Studio or workspace safety is the most important consideration when setting up and operating a home jewellery making studio. Safety issues should not be overlooked in your jewellery studio and while it might sound daunting, it really is quite simple to create a safe space. In the long term, taking precaution will protect you and those you love. Your health and well-being is too precious to not take serious precaution. Failing to take your safety seriously could lead to accidents and a range of serious issues including damage to eyes and other areas of the body, poisoning, burns and fires.

To incorporate appropriate safety measures you need to first have an understanding of the tools and materials that you are working with. You need to be aware of the hazards that exist within your studio and then work to eliminate or reduce any associated risks. Read the warnings and the Material Safety and Data Sheets (MSDS) for the products and materials you are working with. The MSDS provides consumers with information on the potentially harmful effects of the product and explains how to safely handle and store the material. Many products will have MSDS reports online which should be found through a Google search, or by contacting the manufacturer.

Below are some necessary precautions you should follow. These should not be used as an ultimate guide as safety requirements depends on individual circumstances.

 

Personal: Tie up your hair and avoid long and loose sleeves and long or dangling jewellery. Power tools can get caught on anything loose and dangling.

Power tools: Eye protection and lung protection needs to be considered when operating power tools. Wear a mask and safety goggles for protection against sharp objects, splashing chemicals and anything that may come into contact with your eyes.

Soldering: Ventilation for soldering fumes is essential.

Dust: Wear a dust mask when sanding, buffing or drilling. Decide what type to wear depending on the type of dust you’re working with. When purchasing a mask you will want one that can be fitted properly and is light in weight.

Dusts such as asbestos, cotton and silica can become stored between the air sacs of the lungs and will never escape again. The dust from shells, glass and pearls is dangerous so drill them in a small tray of water or keep them wet. The water will keep down the dust.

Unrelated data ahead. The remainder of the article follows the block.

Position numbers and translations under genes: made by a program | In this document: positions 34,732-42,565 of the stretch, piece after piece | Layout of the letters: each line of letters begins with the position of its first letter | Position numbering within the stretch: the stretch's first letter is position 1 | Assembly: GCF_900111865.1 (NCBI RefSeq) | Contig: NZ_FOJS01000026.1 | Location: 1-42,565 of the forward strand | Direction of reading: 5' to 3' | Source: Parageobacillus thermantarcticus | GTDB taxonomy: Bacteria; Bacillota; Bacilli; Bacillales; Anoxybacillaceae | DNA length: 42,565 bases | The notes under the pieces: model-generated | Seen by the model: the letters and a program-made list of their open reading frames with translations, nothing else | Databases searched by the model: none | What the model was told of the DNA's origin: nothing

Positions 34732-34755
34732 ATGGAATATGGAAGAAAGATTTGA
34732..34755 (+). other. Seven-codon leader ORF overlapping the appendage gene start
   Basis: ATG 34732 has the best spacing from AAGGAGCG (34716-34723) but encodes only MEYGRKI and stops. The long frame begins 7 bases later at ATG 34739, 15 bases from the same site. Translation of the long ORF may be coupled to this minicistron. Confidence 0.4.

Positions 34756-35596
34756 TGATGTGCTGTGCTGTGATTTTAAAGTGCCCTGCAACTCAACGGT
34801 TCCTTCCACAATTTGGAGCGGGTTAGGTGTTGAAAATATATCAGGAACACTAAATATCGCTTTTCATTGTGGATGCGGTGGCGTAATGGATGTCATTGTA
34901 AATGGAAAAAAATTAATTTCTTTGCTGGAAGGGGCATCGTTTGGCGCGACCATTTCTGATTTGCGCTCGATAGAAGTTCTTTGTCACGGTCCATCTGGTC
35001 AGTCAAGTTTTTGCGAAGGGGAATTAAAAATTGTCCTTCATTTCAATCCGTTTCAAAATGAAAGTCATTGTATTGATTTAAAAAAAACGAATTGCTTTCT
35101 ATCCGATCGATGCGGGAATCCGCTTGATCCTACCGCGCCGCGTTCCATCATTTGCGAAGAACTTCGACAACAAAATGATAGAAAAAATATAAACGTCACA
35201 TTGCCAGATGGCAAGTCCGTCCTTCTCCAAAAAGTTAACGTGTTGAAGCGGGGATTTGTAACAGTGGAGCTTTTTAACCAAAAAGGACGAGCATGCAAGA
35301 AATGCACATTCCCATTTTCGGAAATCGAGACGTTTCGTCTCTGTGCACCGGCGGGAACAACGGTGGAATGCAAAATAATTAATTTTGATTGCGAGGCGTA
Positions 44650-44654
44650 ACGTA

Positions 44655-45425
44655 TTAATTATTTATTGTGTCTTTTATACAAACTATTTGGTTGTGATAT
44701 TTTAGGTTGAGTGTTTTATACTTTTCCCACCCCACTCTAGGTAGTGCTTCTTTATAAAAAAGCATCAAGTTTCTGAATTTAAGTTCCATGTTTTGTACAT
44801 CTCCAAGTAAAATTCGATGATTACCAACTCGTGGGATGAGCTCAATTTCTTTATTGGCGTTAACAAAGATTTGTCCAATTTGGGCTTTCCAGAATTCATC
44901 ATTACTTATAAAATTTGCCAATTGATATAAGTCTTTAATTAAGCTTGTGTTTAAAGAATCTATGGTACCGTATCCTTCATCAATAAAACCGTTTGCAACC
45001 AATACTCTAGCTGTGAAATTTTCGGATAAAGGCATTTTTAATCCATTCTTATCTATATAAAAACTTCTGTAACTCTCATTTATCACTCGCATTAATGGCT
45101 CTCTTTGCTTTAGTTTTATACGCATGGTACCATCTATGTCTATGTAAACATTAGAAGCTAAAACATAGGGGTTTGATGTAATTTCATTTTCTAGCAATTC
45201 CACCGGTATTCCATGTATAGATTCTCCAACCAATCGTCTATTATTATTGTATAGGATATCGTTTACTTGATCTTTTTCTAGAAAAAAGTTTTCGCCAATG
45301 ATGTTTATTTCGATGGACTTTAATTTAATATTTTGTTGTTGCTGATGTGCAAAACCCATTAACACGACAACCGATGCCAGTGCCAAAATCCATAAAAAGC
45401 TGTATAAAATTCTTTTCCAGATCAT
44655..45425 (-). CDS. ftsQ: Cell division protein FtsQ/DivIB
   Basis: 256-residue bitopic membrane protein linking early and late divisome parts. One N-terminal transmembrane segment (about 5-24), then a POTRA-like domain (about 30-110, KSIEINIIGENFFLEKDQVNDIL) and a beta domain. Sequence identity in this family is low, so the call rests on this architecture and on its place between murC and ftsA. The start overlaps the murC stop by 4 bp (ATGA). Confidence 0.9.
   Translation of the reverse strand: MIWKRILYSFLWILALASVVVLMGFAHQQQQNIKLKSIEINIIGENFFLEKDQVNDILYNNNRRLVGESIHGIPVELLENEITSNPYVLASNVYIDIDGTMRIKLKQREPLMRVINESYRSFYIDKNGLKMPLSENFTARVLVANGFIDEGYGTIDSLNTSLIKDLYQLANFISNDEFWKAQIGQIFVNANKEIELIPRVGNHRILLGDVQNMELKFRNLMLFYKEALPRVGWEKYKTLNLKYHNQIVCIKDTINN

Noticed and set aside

Sanding: Use a wet/dry sandpaper and keep it moist. Always wear a mask if sanding dry.

Powders: Metal powders and pigment powders can be absorbed through the skin and the lungs.

Resin, Epoxy, Lacquer and Varnish: Protect your skin and lungs.

Ventilation and Extraction: If you are doing a lot of sanding or finishing, adequate ventilation should be supplied. Dust collection systems are available but are pricey. Ventilation alone may not be an effective approach as what is needed is the complete removal of dust and fumes. A sucking device will suck away toxic materials as they are produced, removing them entirely from your workspace.

Other Considerations:

  • Invest in good chair.
  • An apron can be worn to protect your clothing.
  • Make sure to install a lock on the door if you have small children.
  • Keep a maintained fire extinguisher next to you in your studio if you will be working with a flame or torch.
  • Ensure there is a clearance around exits and on workspaces when using tools.
  • Keep all electrical cords out of the way.
  • Never work with challenging materials or with a torch when you are over tired or under stress.
  • Protect your hands and skin from contact with irritants and chemicals by using proper protective gloves.

 

You always want to aim for a well laid-out and orderly workshop that is well-maintained, and has appropriate work stations and lots of personal safety equipment. At all times when possible, choose procedures that don’t involve exposure to risks. Set up things so that you can’t hurt yourself and substitute less hazardous processes and materials for more dangerous ones. Fixing hazards and problems as they arise will also ensure you safety is maintained.